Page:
In Book IV of Metaphysics Aristotle explores the nature and attributes of being (ousia). Aristotle divides the things that there are, or "beings," into categories. Aristotle calls these substances and argues that there are many senses in which a thing may be said "to be" but it is related to one central point and is ambiguous.
Aristotle states that there are both primary and secondary substances. In Categories Aristotle argues that primary substances are ontologically based and if the primary substances did not exist then it would be impossible for other things to exist. The other things are regarded as the secondary substances (also known as accidents). Secondary substances are thus ontologically dependent on substances. 
In Metaphysics, Aristotle states that everything which is healthy is related to health (primary substance) as in one sense because it preserves health and in the other because it is capable of it. Without the primary substance (health) we would not be able to have the secondary substances (anything related to health). While all the secondary substances are deemed "to be" it is in relation to the primary substance.
The question, what is being, is seeking an answer to something "that is." A contemporary example in rhetoric would be to look at a color. Using white as an example, when we define a color, we define it by association. Snow is white. Paper is white. A cow is white. But what is white? While we are saying things that are white, we are not defining what white is without qualification. Ousia is thus the answer to the question of "what is being" when the question is without qualification. The unqualified answer of what is white is the ousia of white.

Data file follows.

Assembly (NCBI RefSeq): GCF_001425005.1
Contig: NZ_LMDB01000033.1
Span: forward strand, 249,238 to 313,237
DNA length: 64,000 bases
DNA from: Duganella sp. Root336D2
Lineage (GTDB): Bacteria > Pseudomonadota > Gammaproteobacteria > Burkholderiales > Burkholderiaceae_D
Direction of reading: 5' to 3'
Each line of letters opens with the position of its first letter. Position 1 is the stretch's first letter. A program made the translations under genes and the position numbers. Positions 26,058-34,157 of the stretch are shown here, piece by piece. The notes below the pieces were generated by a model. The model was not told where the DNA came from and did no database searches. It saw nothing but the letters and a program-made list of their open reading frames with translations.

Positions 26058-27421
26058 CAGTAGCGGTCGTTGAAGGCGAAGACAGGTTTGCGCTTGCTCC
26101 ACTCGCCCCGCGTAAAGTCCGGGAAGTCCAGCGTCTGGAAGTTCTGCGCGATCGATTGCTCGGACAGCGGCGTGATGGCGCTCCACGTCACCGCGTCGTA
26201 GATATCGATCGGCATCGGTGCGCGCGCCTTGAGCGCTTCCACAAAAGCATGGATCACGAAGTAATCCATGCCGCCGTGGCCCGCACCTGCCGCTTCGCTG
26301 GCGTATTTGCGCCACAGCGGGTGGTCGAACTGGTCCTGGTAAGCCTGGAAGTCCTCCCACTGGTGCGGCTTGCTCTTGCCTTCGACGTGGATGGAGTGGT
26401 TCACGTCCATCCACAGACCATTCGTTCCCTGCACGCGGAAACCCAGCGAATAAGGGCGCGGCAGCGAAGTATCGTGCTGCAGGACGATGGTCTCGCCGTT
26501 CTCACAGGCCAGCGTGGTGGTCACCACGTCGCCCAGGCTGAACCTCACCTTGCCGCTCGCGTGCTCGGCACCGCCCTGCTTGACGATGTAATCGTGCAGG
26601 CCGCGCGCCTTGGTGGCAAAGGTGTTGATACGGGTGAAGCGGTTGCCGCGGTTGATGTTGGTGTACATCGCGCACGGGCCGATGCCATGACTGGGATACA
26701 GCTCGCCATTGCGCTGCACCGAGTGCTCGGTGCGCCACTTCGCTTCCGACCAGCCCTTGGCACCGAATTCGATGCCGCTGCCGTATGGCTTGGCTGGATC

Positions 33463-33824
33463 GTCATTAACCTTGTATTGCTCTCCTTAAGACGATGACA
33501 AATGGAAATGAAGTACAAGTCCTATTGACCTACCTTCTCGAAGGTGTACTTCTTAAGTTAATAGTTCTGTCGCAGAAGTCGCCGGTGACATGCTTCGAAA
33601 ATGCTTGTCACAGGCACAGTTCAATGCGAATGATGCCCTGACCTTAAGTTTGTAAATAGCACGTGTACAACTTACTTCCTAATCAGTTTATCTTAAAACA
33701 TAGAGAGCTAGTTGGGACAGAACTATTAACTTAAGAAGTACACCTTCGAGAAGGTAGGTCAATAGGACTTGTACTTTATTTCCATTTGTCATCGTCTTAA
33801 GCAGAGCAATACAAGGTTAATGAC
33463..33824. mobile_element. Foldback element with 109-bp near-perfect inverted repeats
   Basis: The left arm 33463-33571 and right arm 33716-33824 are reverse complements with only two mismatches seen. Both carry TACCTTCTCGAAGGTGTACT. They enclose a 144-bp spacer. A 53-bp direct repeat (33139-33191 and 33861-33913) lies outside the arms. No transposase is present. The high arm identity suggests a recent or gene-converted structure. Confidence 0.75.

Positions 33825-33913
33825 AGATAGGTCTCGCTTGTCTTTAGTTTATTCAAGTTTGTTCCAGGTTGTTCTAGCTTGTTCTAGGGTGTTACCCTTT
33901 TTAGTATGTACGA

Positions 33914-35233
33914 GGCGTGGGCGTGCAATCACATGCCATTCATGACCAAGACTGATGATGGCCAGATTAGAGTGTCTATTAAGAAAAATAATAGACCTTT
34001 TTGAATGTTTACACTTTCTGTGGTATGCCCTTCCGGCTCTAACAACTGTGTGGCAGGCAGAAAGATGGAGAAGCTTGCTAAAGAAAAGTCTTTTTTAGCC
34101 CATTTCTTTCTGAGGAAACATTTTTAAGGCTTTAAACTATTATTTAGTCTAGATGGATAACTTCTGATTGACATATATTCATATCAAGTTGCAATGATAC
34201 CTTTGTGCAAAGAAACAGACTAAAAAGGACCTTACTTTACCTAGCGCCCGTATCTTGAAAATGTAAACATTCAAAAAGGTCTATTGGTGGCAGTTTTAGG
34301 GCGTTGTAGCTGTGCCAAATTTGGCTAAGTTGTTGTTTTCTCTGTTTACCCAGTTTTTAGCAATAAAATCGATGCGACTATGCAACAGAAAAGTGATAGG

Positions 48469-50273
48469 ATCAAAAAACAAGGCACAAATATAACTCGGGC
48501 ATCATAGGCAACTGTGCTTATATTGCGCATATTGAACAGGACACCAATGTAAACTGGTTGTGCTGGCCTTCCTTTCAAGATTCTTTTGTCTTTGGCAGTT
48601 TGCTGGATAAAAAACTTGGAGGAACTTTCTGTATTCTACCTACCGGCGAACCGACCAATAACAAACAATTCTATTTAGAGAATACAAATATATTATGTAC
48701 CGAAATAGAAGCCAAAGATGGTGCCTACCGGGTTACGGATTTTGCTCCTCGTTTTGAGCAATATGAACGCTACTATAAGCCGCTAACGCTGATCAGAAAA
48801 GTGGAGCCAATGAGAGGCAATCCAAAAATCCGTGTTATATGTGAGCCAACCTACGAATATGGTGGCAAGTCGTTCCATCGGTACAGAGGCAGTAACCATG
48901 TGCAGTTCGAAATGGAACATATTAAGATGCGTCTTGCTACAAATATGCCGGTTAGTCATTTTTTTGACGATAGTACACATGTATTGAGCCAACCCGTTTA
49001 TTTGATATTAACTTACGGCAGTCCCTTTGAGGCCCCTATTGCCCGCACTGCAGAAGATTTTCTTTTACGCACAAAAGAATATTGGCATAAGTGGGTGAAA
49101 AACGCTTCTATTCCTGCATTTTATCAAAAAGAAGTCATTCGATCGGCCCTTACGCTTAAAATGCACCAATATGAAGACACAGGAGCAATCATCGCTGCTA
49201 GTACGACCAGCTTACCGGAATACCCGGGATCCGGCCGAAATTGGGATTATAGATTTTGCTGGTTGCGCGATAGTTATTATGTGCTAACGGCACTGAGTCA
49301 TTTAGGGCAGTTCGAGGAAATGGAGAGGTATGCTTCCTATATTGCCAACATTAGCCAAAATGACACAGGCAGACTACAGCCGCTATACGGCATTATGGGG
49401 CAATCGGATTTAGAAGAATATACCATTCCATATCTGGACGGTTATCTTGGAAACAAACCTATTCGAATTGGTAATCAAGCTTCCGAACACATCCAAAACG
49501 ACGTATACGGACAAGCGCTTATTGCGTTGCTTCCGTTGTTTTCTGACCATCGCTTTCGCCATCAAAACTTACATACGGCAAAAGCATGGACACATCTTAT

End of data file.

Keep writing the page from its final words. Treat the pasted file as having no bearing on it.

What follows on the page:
- Commentary on Aristotle's Physics
- Cohen, S. Marc (2004). "Lecture on Categories".
Primary substances are fundamental in that “if they did not exist it would be impossible for any of the other things to exist”. [Categories, 2b5]
- Thomas Mozley The creed or a philosophy 1893 p303 "III 'OUSIA' IN THE NEW TESTAMENT The only appearance of this word in the New Testament is in two successive verses of the Parable of the Prodigal Son. It there designates first the 'living' which the Prodigal Son compelled his father..."
- Luke 15:12-13 Greek
- Kittel, G., Bromiley, G. W., & Friedrich, G. (Eds.). (1964–). Theological dictionary of the New Testament (electronic ed., Vol. 2, pp. 590–591). Grand Rapids, MI: Eerdmans.
- Discussion on the B-Greek mailing list. Tue Jun 7 15:43:35 EDT 2005
- St John Damascene gives the following definition of the conceptual value of the two terms in his Dialectic: Ousia is a thing that exists by itself, and which has need of nothing else for its consistency. Again, ousia is all that subsists by itself and which has not its being in another.Pg 50 The Mystical Theology of the Eastern Church, by Vladimir Lossky SVS Press, 1997. (ISBN 0-913836-31-1) James Clarke & Co Ltd, 1991. (ISBN 0-227-67919-9)
- Hypostasis meaning existence in general Pg 51 The Mystical Theology of the Eastern Church, by Vladimir Lossky SVS Press, 1997. (ISBN 0-913836-31-1) James Clarke & Co Ltd, 1991. (ISBN 0-227-67919-9)
- [Aristotle, Metaphysics. http://arpast.org/newsevents/articles/article47.pdf "Metaphysics"] Check
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- Cohen, Mark. "Substances" (PDF).
- Cohen, Mark. "Substances" (PDF).
- "Metaphysics" (PDF).
|last1=in Authors list (help)
- Franz Brentano, On the Several Senses of Being in Aristotle, (1862), Berkeley, University of California Press, 1976.
- Leo Donald Davis, The First Seven Ecumenical Councils (325-787): Their History and Theology, Liturgical Press, 1983. (ISBN 0-8146-5616-1)
- Martin Heidegger, Being and Time [Sein und Zeit, Tübingen, Niemeyer, 1927].
- Vladimir Lossky The Mystical Theology of the Eastern Church, SVS Press, 1997. (ISBN 0-913836-31-1) James Clarke & Co Ltd, 1991. (ISBN 0-227-67919-9)
- André Motte, Pierre Somville (eds.), Ousia dans la philosophie grecque des origines à Aristote, Louvain-la-Neuve, Peeters 2008.